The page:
It’s sort of an office joke, here at LaunchSquad, that I am a “Digital Native” – yes, that really is the punchline. Those of us born between 1982-2001 also answer to “Millennial” and “Generation Y” and occasionally, since we can still manage it, we participate in the multi-generational phase of “disenfranchised youth.”
I find that I don’t really relate to my generation since I hardly exceed five text messages a day, I generally rely on my sense of direction rather than an iPhone when I get lost, and prefer to meet new people in person rather than on Facebook – call me old-fashioned. This could probably sound like denial on my part, except that I don’t feel resentment toward my generation because while, collectively, it may look like we have nothing to offer, we are a mighty force in consumer and technology trends. And I kind of like that.
According to a 2006 USA Today article, Generation Y usurped the Baby Boomers as the most influential group to retailers, citing a statistic that 13-21 year olds influence more than 80% of their family’s apparel purchases and over half of their car purchases. How does this happen? Well, it could be that we’re the most brand-conscious, information-driven generation yet.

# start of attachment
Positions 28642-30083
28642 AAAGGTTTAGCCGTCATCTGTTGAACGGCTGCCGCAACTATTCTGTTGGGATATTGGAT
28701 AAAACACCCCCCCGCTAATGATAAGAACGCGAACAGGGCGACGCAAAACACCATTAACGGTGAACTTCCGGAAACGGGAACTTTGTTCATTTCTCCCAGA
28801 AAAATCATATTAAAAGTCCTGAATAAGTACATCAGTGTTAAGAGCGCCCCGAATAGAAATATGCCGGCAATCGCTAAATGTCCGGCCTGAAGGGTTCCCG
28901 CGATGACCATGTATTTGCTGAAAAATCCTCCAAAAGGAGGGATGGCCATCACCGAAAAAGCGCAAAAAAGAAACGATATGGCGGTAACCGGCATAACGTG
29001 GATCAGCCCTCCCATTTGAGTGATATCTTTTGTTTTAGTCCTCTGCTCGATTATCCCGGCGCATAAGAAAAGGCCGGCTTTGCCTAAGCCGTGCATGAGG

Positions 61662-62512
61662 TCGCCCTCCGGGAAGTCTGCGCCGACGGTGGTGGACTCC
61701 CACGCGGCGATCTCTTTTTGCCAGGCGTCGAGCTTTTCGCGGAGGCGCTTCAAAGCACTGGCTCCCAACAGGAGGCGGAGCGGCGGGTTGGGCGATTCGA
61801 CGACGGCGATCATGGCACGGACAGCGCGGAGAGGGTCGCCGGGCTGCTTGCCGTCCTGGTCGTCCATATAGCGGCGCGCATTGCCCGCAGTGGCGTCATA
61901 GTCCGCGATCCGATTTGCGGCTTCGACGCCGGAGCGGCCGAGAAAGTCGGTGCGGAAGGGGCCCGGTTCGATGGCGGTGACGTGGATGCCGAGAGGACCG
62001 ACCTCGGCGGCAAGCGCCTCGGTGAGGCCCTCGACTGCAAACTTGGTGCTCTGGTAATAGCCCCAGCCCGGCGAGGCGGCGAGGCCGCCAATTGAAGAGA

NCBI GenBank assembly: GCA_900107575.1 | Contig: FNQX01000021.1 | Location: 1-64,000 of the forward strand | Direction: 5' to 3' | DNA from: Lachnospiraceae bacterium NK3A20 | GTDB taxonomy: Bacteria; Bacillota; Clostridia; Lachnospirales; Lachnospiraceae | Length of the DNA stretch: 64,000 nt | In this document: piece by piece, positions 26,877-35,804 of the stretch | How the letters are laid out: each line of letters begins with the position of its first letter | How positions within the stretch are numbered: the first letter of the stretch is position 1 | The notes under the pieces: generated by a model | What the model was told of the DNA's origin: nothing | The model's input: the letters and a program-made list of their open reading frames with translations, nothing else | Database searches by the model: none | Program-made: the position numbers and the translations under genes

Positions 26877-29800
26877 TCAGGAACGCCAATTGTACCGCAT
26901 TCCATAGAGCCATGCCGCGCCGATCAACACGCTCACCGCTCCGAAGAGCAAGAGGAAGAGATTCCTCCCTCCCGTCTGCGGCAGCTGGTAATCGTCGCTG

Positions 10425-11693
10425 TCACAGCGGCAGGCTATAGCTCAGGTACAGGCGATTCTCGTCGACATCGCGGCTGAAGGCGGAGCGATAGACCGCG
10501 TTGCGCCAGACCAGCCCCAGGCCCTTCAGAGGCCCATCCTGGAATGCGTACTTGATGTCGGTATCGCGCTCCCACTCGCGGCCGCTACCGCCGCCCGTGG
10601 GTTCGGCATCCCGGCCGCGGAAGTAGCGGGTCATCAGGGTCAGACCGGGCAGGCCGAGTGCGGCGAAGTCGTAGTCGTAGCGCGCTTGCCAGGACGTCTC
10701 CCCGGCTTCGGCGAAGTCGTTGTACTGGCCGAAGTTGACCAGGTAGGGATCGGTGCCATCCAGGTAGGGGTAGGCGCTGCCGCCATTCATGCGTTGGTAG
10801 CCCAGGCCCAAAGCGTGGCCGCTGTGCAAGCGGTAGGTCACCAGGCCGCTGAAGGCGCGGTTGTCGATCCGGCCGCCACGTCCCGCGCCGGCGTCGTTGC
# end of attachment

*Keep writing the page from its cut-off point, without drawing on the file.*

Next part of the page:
As far as Generation Y in the workforce? Earlier this year, an episode of 60 Minutes entitled The Age Of The Millennials asserted that members of this generation are exceptionally tech-savvy and are especially tuned to their own value in the job market. We’re a good generation to have around in tech and media dilemmas. In a world of infinite access to news everywhere, thank god that the media’s driven by a generation with an attention span shorter than a Jonas Brother.
And despite all of the negative things we’ve pioneered, like cyber bullying and the incorporation of text message abbreviations into our vernacular – contributions that might not be so memorable – we must be recognized for an increasingly established global trend: Online Oxygen. According to trendwatching.com, “Online Oxygen,” is, essentially, the idea that constant and convenient Web access is seen as an “absolute necessity” to a global degree and there’s no slowing of the integration of the internet and daily life.
Oh, SNAP! Our greatest contribution to technology is our demand for it. We multi-task better than any generation, simultaneously downloading music, sending e-mails, updating micro-blog feeds and ordering new running shoes all on the way to the gym. Our information addiction is fed by our dealer – gadgets and smart-phones always on our person – iAppendages, really. Instant access to a wealth of information keeps us clever, resourceful, ambitious and demanding.
Originally posted at here, LaunchSquad’s Exclamation blog.